After Scotland’s civil wars, the orphaned brothers and sisters of the MacAlpin Clan reclaimed the abandoned Dunnottar Castle as their birthright. Hardened in battle and haunted by family secrets, these fiery Highlanders must rely on each other as they right the wrongs of their troubled history.

Cormac MacAlpin lost his innocence too young–he has always blamed himself for the kidnapping of his twin brother, Aidan. He turned away from his childhood friend, Marjorie Keith, denying the propect of happiness with the young woman who loved him, even as a child. Now a tormented war hero, working as a fisherman, Cormac is speechless when Marjorie comes to him with an appeal for help–a poor city boy she has been caring for has disappeared, reminding her of long-lost Aidan. their bond of shame once thwarted a budding romance and threatens to again–but Cormac and Marjorie are adults now, with needs too powerful tokeep locked away.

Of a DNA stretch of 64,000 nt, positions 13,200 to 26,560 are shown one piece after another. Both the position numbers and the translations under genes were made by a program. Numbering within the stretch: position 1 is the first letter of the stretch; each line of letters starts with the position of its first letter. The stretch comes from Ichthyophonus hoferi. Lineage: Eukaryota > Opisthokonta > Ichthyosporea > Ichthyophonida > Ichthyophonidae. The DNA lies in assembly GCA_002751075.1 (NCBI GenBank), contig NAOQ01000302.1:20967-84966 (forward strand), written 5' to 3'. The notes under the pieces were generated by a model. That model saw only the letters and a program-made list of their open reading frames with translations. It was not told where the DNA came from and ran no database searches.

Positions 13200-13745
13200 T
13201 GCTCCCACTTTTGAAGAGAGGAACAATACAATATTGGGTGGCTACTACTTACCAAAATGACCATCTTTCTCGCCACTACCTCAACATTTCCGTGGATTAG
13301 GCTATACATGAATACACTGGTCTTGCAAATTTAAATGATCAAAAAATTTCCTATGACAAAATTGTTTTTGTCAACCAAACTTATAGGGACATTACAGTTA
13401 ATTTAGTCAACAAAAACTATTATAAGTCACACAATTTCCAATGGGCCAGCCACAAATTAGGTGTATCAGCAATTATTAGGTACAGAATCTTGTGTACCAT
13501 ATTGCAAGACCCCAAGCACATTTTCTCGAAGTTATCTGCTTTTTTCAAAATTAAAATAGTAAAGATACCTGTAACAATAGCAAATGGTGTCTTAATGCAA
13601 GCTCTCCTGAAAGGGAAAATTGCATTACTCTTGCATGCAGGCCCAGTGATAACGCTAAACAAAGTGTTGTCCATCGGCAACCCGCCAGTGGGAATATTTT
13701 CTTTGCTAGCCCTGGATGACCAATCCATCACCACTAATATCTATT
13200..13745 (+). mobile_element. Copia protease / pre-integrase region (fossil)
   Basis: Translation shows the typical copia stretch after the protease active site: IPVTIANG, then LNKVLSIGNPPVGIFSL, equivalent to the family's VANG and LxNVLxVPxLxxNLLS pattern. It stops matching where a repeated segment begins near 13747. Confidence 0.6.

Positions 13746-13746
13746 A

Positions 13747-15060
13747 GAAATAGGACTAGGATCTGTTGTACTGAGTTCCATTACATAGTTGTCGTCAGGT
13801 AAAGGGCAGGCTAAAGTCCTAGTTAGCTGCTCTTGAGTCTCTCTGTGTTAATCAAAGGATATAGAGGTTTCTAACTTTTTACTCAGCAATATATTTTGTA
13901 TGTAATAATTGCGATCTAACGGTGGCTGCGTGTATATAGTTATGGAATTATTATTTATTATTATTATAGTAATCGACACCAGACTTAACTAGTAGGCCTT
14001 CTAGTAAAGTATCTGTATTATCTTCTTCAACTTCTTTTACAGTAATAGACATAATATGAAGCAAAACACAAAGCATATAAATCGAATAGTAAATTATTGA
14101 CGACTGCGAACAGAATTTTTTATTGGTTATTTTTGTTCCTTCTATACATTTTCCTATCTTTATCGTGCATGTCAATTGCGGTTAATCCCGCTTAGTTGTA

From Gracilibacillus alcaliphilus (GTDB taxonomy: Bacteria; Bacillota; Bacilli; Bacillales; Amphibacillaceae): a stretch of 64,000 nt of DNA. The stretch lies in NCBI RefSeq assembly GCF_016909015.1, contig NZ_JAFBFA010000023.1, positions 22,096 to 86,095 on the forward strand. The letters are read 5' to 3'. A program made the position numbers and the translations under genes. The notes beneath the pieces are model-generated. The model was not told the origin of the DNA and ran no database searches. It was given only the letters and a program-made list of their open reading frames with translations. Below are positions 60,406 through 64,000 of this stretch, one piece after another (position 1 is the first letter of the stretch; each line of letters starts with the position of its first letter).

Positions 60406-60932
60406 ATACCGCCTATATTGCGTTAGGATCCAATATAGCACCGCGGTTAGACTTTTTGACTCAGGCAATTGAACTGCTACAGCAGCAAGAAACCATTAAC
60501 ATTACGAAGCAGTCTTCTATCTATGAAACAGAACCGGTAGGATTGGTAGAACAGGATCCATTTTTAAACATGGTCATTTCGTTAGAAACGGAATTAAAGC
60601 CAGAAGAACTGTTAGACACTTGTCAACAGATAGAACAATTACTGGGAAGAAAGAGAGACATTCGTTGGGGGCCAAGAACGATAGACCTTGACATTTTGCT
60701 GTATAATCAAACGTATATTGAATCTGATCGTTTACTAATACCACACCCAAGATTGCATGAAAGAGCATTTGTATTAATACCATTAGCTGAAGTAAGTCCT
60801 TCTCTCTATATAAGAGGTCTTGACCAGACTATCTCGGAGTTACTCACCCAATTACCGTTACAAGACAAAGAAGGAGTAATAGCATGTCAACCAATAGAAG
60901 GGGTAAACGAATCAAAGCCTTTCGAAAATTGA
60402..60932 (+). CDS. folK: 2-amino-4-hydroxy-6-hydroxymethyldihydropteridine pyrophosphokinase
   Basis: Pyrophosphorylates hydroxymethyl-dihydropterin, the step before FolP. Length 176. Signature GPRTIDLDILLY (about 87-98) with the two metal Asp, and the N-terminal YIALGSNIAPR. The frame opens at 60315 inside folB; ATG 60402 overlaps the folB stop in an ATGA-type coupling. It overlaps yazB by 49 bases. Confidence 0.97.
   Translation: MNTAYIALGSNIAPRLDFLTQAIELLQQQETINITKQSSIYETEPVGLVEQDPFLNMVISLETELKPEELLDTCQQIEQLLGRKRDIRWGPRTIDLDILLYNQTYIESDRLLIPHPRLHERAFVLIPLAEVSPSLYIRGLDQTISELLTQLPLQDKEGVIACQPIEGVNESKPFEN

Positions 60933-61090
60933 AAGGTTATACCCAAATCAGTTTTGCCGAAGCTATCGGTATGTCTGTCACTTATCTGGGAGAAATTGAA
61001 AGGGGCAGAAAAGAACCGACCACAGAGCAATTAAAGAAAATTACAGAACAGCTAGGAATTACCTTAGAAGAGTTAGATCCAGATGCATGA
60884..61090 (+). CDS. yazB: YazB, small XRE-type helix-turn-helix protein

There is perhaps no greater force that shapes human lives than guilt and shame. We like to think that love makes the world go round, as put forth in a popular song, but in truth I have found that so many people are impacted by events that make even the greatest and nicest happenings unacceptable, all because of lingering guilt and shame. So it was with Cormac and Marjorie–each laced with guilt over Aidan’s kidnapping 13 years earlier, so much so that they have moved out of each other’s lives. Marjorie is convinced that Cormac hates her; Cormac, on the other hand, believes that his failure to protect his brother and the horrors of war make him unworthy of Marjorie’s love. Oh brother . . .